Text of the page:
Global uncertainty fueled by contentious U.S. elections, Britain’s Brexit vote and a lack of growth in national economies formed the theme for the opening talk at an annual agribusiness conference in Fresno.
Terry Barr, chief economist with CoBank—a cooperative bank that’s part of the Farm Credit System—said agriculture needs export markets, not retrenchment from trade, but that he sees nations “backtracking with regard to interdependence.”
“There is a lack of political leadership across the world, and both candidates (for U.S. president) are anti-globalization,” Barr said at the 35th Annual Agribusiness Management Conference, presented by the Fresno State University Institute for Food and Agriculture.
He pointed out that between 70 percent and 80 percent of tree nuts go overseas, pork exports are at 20 percent and dairy’s reach is increasingly global.
Barr said anti-globalization worldwide “is not a good sentiment; it’s one of the drivers that slows down the adjustment process going forward.”
He said the anti-globalization sentiment goes well beyond U.S. borders to countries that include Germany, France and the United Kingdom, which is withdrawing from the European Union. He said 2017 elections in France and Germany will be divisive, “with rising anti-globalization sentiment.”
He also cited European nations continuing to face a debt crisis.
Barr said Japan is likely to continue a slow annual rate of economic growth of less than 1 percent for several years, and Chinese growth will likely remain subdued as the country pursues a consumer-led economy.
“China’s corporate debt is at potentially dangerous levels,” he said. “There is vulnerability in the financial system and shadow banking sector.”
He pointed to high government debt relative to gross domestic product in the United States and elsewhere, and said he expects the growth rate globally for the next two or three years will be at a “sub-par” 3 percent.
Barr said an increase in the value of the U.S. dollar brings a rise in prices for the nation’s exports.
“Declining capital inflows and continuing geopolitical turmoil have generated significant currency volatility,” Barr said, adding that central banks worldwide are having difficulty coordinating policy moves.
“The global economy can’t avoid major structural and geopolitical issues forever,” he said. “Markets don’t like question marks.”
Barr said declining commodity prices and reduced natural resource trade volumes have undermined emerging market growth, pointing out that U.S. fruit and nut price gains have been slow as a result of increasing supplies, a strong dollar and competition.
Not all was doom and gloom. Barr pointed out that hourly earnings are improving in the United States, but lagging a consistent decline in the unemployment rate. Consumer net worth is up. Auto sales have recovered slightly but are beginning to plateau.
“There is not a robust housing market,” he said, though he noted housing sector gains in 2016 in the Midwest and West.
Barr said the aging of populations in advanced economies is having a negative impact: “The rest of the world—not advanced economies—is now driving growth.”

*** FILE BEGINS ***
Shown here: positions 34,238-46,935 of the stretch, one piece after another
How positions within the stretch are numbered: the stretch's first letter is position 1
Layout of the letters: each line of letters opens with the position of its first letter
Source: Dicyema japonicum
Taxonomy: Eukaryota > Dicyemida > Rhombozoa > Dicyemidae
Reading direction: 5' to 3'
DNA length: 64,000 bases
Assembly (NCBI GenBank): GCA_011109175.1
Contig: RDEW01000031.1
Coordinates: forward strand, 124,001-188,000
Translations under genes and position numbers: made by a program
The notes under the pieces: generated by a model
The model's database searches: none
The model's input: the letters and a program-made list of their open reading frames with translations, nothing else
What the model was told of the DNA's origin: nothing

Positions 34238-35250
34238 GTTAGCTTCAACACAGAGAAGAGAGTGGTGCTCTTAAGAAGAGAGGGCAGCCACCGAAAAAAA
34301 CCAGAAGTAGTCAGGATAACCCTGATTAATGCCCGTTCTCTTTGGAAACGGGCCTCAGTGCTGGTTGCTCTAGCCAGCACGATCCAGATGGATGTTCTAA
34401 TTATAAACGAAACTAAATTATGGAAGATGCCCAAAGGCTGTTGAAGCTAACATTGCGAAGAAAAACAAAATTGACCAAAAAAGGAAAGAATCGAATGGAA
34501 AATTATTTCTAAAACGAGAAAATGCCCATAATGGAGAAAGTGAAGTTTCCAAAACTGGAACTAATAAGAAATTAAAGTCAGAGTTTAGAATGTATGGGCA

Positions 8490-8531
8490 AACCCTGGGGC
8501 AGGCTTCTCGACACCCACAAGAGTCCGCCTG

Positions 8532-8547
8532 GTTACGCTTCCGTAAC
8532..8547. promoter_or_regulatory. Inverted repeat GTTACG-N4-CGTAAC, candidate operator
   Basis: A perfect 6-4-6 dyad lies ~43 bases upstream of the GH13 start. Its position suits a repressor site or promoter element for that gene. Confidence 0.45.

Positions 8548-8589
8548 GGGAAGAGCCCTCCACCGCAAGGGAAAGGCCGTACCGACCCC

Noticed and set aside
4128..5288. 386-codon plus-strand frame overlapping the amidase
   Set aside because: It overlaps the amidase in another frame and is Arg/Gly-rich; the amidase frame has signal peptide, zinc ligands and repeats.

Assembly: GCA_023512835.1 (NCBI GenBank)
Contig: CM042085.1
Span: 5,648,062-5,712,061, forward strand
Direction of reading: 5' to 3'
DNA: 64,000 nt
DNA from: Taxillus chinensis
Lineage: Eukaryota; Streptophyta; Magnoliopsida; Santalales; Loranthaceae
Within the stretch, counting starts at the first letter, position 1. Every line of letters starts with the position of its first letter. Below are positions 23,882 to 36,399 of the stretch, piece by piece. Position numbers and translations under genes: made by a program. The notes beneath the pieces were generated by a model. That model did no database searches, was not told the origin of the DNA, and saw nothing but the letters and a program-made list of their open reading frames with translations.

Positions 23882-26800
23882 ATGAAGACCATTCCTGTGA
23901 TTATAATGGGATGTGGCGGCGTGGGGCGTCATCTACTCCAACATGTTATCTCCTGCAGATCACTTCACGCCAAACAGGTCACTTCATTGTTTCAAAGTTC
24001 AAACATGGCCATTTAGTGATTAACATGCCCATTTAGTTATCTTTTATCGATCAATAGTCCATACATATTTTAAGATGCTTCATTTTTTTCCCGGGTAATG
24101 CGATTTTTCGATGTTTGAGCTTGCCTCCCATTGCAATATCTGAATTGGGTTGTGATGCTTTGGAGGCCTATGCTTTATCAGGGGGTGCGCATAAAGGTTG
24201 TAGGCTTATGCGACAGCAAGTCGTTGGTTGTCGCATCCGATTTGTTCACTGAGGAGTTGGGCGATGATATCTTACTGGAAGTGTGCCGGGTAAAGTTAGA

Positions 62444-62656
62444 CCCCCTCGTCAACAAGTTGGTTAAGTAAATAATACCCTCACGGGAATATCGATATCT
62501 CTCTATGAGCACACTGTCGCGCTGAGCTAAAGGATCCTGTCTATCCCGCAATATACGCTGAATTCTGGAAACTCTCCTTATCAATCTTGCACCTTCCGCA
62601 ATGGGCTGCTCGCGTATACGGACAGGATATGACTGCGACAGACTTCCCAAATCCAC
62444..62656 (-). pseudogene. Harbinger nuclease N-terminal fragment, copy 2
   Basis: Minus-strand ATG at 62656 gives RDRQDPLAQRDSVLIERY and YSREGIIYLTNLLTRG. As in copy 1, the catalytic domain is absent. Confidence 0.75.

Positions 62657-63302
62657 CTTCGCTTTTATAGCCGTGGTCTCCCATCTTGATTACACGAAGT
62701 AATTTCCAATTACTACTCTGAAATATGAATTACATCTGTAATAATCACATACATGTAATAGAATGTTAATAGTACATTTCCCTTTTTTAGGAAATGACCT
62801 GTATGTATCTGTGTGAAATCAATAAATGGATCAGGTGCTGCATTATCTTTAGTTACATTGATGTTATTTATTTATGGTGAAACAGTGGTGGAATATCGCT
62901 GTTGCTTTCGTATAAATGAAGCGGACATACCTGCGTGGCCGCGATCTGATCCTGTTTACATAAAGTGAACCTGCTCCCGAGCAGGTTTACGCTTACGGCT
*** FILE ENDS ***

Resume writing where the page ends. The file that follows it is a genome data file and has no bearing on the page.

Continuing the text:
Social Security, Medicare and Medicaid are consuming a larger share of the U.S. budget.
He made it clear he did not believe the uncertainty in leadership would be resolved by the 2016 presidential election, citing, for example, unanswered questions about leadership of the House of Representatives and the U.S. Senate.
Though the 115th Congress will seek a more bipartisan approach, he said, a bitter election may limit the chances of that happening. He said he believes legislative progress on tax policy, entitlements and other issues will be deferred to the next Congress.
“Election results and budget pressures will complicate 2017 policy options,” Barr said.
And in 2018, he added, control of the Senate will be back in play, with Democrats needing to defend 25 seats and Republicans defending eight.
Barr opened the conference by speaking on “Political and Economic Turmoil Shaping Outlook.” The event closed with Sacramento Bee columnist Dan Walters, speaking on “Election Year Politics in California Agriculture.”
Walters said agriculture has long been in the forefront of political reform, going back decades to opposition to the Southern Pacific Railroad and before, and continuing as some growers today oppose high-speed rail. He said agriculture played a significant role in adopting political movements that put reforms into the state’s Constitution that included language on the initiative, referendum and recall processes.
Walters noted that during a period in the 1980s and early 1990s, eight of 10 presidential, gubernatorial or U.S. Senate races were won by Republicans. Things changed in the mid-1990s, he said, with the loss of military contracts after the end of the Cold War, the collapse of the aerospace industry and an influx of immigrants.
As party registration has shifted, Walters said, “The broader business community has been quite successful in forging a bloc of moderate Democrats, particularly in the Assembly. People call it the Mod Squad or BDs, for ‘business Democrats.'”
(Dennis Pollock is a reporter in Fresno. He may be contacted at [email protected].)
Permission for use is granted, however, credit must be made to the California Farm Bureau Federation when reprinting this item.
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